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Mitsubishi A6M3 32/22 “HAMP”
1/32 scale conversion


UMI Resin


S u m m a r y
Catalogue Number and Description UMI Resin Conversion Set #2 - Mitsubishi A6M3 32/22 “HAMP”
Price: USD$15.00 by email from UMI Resins
Scale: 1/32
Contents and Media: See text below
Review Type: FirstLook
Advantages: Includes parts to convert to the A6M3 32/22 Hamp; well packaged.
Disadvantages: Soft detail; will need some extra work to bring up to standard.
Recommendation: Recommended for experienced modellers willing to do some extra work.


Reviewed by Rodger Kelly

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U.M.I. Resin from the United States is a newcomer to resin conversion world.  A “cottage industry” producer, their first three sets are all to 1/32 scale and are for aircraft of WWII Axis air arms. 

U.M.I.’s conversion set #2 provides both resin and metal parts to enable you to produce a 1/32 scale Mitsubishi A6M3 Model 32/22 or “Hamp” as it was known under the recognition system devised by the Allied Technical Air Intelligence Unit to identify Japanese aircraft during WWII.  Interestingly, the A6M3 Model 32/22 was originally dubbed the “Hap” in honour of General “Hap” Arnold but the name was changed to “Hamp” after the General complained that he was tired of hearing how many “Haps” had been shot down during his briefings by junior officers!

The external recognition of the “Hamp” were clipped wing tips (the folding ends of the wings were simply removed and the ends covered by a faired tip) and a modified cowling (the intake was moved to the top) 

Appropriately, U.M.I. Resin addresses these differences by supplying resin wing tips and a new cowl.  The set comprises: 

  • A piece of aluminium tubing to enable you to fabricate the exhaust stubs.
  • Modified cowling.
  • Wing tips.

The parts have been cast in a light tan coloured resin and are free from miss-casts and bubbles. 

Click the thumbnails below to view larger images:

U.M.I. is a “Cottage Industry” producer.  Whilst the set has been reasonably well executed it is not up to the standards of Cutting Edge or Aires.  Having said that though, the set is usable and without major flaws.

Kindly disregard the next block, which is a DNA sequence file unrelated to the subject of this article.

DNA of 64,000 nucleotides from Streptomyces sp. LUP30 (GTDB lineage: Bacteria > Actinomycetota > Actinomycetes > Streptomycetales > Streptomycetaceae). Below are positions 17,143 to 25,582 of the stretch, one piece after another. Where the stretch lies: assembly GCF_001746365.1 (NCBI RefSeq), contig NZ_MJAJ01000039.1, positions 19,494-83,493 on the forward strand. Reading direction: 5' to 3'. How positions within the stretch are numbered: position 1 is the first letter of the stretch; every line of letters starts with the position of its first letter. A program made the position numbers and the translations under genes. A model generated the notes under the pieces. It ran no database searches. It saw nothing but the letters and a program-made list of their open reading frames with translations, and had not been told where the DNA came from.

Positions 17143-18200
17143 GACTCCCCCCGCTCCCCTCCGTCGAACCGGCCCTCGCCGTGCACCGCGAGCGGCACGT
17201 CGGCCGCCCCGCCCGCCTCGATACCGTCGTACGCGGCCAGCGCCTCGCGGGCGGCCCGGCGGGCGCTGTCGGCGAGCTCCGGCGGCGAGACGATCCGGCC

Unlike the other sets I have seen from U.M.I. Resin, the surface of the cowl and wing tips are smooth.  You will however need to prepare the parts with fine grade wet and dry sandpaper.  The trailing edges of the cowl flaps are reasonable but will benefit from the attentions of a file. 

The cast-in detail is a little soft too and you really do need to deepen them by re-scribing – not a huge task really but it does need to be done.

The instructions required to accomplish the conversion are supplied as hand drawn illustrations and hand lettered instructions a photocopied A-4 sized page. 

U.M.I. don’t recommend any particular kit but if it were me I would opt the older Hasegawa offering rather that the ultra expensive but beautiful Tamiya example as the shortcomings of the conversion will be very evident against the latter. 

The parts are packed into a plastic zip-loc bag which is then wrapped in bubble wrap and placed into a hard (corrugated) cardboard box. 

The set retails for USD$12.00 and the price include shipping in the United States.   Foreign orders will be more and you can contact U.M.I. Resins on harleydst1958pan@aol.com for information on the cost. 

Worth the price?    Yes, I think so.   You will need to some work to bring the cowl up to speed, but it does save you a lot of time in scratch building and it is for this reason that the set is recommended. 


Thanks to UMI Resin for the review sample

Text and Images Copyright © 2005 by Rodger Kelly
Page Created 01 September, 2005
Last updated 02 September, 2005

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